The Anticipatory Approach to Business Intelligence for Strategic Planning

September 30 2021 | by Scott D. Butcher, FSMPS, CPSM

Implementing a quality business intelligence (BI) program is imperative to developing and executing a successful strategic plan. After all, how can you anticipate where your firm needs to go if you have no data contributing to these long-term decisions?

At SN, we have adopted an anticipatory approach to strategic thinking, influenced by the book The Anticipatory Organization by Daniel Burrus. The idea is to identify and leverage trends to create opportunities in the marketplace and stay ahead of the competition. A critical part of this approach includes identifying hard trends (future facts that will happen), as well as soft trends (trends that “may” happen but can be influenced to some extent). We know that within the realm of hard trends, technology will continue to advance and disrupt entire industries, demographic shifts will create an ever-changing marketplace, and new regulations will continually be proposed and implemented. By leveraging these hard trends, you can develop a strategic plan to position your firm for future success.

Gathering Intelligence

An initial step in developing a successful strategic plan is to evaluate the current state of your company. The evaluation should include identifying major inhibiting pain points with SWOT analysis tools, reviewing past plans and their performance, and reports your firm regularly uses for informed decision-making.

Concurrently, it’s essential to gather the correct data to fully understand the economic climate and outlook of the vertical industries in which your firm operates. Whether you’re looking to grow your firm, fix a culture problem to retain employees, or enter into a new market sector, the ability to foresee hard/soft trends will position your firm for greater future success.  

A strategic plan is a map to achieve growth and profitability; therefore, business intelligence is the GPS data that helps you better understand the route – the best roads to take, places to stop along the way, and areas to avoid. Strategic plans created without incorporating this future-focused intelligence will undoubtedly have blind spots, with the potential to limit their success.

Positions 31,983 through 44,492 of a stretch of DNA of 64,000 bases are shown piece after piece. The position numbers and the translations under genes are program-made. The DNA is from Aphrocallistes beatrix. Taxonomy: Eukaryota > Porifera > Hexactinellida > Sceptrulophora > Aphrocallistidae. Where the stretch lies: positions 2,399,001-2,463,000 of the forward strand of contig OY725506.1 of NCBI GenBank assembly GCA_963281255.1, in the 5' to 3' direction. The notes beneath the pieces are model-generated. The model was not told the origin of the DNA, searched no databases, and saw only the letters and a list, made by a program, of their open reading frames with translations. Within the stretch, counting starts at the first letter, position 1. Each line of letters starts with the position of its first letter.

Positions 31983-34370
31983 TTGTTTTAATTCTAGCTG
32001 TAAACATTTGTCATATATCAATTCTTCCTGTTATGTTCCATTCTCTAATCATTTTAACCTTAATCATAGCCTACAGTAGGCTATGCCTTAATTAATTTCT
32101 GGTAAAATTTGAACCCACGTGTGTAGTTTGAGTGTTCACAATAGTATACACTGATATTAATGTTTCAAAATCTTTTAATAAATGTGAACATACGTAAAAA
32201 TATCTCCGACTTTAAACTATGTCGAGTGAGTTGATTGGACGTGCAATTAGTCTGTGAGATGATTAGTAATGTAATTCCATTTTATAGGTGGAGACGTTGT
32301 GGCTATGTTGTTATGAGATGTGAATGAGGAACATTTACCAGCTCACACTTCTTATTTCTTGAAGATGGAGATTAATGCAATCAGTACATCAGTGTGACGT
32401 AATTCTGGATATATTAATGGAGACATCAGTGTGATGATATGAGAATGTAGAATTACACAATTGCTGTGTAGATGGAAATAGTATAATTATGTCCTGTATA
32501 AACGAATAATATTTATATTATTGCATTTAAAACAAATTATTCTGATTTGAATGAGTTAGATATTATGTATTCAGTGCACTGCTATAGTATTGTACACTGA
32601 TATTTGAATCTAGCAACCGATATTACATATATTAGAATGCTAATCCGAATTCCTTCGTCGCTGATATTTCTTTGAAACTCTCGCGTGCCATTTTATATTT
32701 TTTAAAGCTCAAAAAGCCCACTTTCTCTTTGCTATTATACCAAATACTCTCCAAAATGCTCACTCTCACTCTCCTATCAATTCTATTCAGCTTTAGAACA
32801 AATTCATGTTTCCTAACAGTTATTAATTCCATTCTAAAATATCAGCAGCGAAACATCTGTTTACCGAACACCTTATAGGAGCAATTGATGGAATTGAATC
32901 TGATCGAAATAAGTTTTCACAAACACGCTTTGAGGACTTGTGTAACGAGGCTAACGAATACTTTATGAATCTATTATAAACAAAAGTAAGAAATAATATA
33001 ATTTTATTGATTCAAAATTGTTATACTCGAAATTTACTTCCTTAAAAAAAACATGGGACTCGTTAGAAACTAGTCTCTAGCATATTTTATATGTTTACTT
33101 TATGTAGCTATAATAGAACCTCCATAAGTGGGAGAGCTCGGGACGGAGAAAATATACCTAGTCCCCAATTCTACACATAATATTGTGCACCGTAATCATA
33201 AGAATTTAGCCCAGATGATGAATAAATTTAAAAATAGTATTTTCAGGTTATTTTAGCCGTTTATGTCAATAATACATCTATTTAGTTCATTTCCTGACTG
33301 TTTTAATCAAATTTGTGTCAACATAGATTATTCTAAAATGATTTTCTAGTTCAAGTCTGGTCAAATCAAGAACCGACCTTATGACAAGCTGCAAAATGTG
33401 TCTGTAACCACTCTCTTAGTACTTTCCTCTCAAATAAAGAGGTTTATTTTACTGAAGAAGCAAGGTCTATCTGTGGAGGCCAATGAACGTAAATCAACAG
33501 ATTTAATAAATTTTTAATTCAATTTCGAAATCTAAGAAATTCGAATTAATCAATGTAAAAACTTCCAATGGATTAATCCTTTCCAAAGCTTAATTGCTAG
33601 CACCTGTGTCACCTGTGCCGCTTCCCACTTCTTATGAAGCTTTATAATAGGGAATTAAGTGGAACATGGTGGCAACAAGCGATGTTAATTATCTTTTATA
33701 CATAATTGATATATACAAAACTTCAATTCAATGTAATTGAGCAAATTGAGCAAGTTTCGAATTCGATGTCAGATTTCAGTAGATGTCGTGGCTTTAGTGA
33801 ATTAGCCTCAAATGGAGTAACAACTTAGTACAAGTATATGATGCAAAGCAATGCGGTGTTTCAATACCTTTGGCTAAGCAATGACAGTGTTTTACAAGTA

Finding a starting point can feel overwhelming. Below are a few areas that will provide critical guidance during the strategic planning process. These research categories are not all-inclusive, and it’s essential to continually scan your environments and interpret any new trends that could significantly impact your firm and clients.

Target Market Trends

 
Developing an understanding of the changes and disruptions impacting your target market is critical. It will provide you with greater empathy and value when differentiating yourself from the competition. Ask yourself:

  • What are the hard/soft trends that are currently impacting the markets your firm serves, like health care, corporate, or transportation?
  • What is important to your clients’ clients?

This type of data can help drive your planning and growth decisions, especially when using the filters of technology, demographics, and regulations, as well as other trends you discover. For instance, if you design or construct higher education facilities, consider how technological trends, like the shift to virtual, impacts the higher education industry. How will this trend affect the built environment?